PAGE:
Chinese tourists do not live in expensive resorts, but mostly in tourism facilities being built in the apartment blocks in the artificial island of Hulhamal China has reportedly taken up many islands on lease from the Maldivian government. In some ways this is at the centre of the allegations levelled by former President Nasheed against China — that it has grabbed land in the island nation. For the first-time traveller, it would seem that China is indeed everywhere in the Maldives. Taking the ferry to Male from the airport, one sees an illuminated signboard on the bridge under construction, hailing the friendship between China and the Maldives. Every menu has a Chinese section; there are travel brochures and signages in Mandarin everywhere in the island. Ali Zahir, deputy leader of Adhaalath party said, “China and Maldives always had close ties, but Yameen feels comfortable dealing with them as there is no accountability[ii] A former speaker, Shahid Abdullah, told this author, “Do you think that India can give a few million dollars to Yameen without being accountable to many of its supervisory bodies?” Indian companies such as Tata-owned Taj Group has investments in hotels, but have no political clout. China, on the contrary, is doing everything to control the government and the political environment. Yameen’s close ties with China created circumstances where he managed to consolidate his hold over key decisions. Ali Zahir says, “We do not see anyone in the government except one person- the President. There are no cabinet meetings. People of Maldives have no clue on how important decisions are taken.” There is no public accounts committee of the Parliament that keeps a watch on how government funds are being spent. There are also no Cabinet meetings where decisions are taken on project costs and whether they are needed or not. Former vice president of the Maldives who is living in exile in London, Muhammad Jameel Ahmed, told this author in a telephone interview, “President has usurped the power to give land or contract to a company. This is the reason why many rogue companies were sold islands and land in the Maldives. This is the reason why the Chinese companies came to our country.”[iii]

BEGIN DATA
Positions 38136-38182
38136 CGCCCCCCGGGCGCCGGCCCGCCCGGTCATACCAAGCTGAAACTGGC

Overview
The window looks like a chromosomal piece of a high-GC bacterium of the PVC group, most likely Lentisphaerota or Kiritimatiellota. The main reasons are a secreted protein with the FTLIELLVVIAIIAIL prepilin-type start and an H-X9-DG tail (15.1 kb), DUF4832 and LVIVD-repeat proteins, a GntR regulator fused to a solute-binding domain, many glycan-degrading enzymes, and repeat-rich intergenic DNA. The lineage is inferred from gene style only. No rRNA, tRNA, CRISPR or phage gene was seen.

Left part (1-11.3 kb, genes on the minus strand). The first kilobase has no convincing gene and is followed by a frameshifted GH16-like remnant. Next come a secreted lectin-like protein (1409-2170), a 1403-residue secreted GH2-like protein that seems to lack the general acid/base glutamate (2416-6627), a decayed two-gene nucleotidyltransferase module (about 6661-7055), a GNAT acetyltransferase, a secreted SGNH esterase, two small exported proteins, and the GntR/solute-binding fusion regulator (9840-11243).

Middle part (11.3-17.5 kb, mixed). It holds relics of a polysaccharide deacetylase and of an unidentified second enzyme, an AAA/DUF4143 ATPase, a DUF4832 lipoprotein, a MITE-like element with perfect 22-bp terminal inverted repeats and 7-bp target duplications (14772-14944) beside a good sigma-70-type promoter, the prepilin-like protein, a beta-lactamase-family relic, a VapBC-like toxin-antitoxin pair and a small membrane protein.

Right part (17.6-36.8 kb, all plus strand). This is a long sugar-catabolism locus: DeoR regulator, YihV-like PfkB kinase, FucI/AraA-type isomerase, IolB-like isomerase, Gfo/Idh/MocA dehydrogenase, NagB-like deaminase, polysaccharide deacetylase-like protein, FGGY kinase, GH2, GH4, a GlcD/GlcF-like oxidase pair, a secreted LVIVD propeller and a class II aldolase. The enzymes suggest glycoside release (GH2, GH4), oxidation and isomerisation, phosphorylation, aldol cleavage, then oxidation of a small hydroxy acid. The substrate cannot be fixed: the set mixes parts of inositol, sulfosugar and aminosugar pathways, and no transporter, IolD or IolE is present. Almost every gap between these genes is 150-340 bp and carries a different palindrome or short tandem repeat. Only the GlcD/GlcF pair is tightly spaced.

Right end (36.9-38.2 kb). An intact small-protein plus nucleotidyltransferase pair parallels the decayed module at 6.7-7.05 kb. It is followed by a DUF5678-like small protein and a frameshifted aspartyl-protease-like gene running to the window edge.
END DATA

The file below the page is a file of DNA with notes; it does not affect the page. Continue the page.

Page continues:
A Western diplomat who did not want to be named corroborated Jameel’s submission. He said key decisions are taken by an Economic Council, which means the President and his closest associates. The same diplomat also revealed that most of the projects are subjected to massive over-estimation. For instance, the contract for the much-celebrated Velana airport project which was earlier given to an Indian company, GMR, was eventually cancelled by Yameen. Later, the contract was given to the Saudi Bin Laden group and the Chinese Beijing Urban Construction Group. According to the same diplomat, the cost of the project, which could not have been more than US$350 million, went up to US $1.2 billion because of padding. Much of these funds went to Yameen and his associates. Jameel also says, “If there is a free and fair probe then it will show that all the money trails lead to the President.” Similarly, the cost estimate of the project to build the bridge between Male and the airport was hiked to benefit the President and his people.
For a small country, the amount of money that is being allegedly siphoned out by Yameen and his family, including his wife, is huge. The Al Jazeera sting suggested large pay-offs.[iv] All these figures, as Jameel points out, may in fact be underestimated. He says there are fisheries and other development projects where funds are also being siphoned off.
The power play
For now, President Yameen gives the impression that he will remain in his position. He believes that his close ties with China and Saudi Arabia will give him financial heft and military protection. The signing of the Free Trade Agreement (FTA) and BRI were done to realign his country with China and move away from its giant neighbour, India. However, India did not need to sign the FTA as Maldives is a member of South Asian Association for Regional Cooperation (SAARC) and the two benefit from the privileges accorded by the FTA. The speed with which Male signed up with China had more to do with symbolism than anything else. The agreement is set to give decidedly more benefits to China than Maldives: a US$12-trillion economy signing up with a country that has virtually only tourism and tuna, and a budgetary outlay of about US$1 billion. “After Maldives signed the Belt and Road Initiative with China, we fear that our country will be taken over by them,” Ali Zahir, leader of Adalaath Party, said to this author.[v]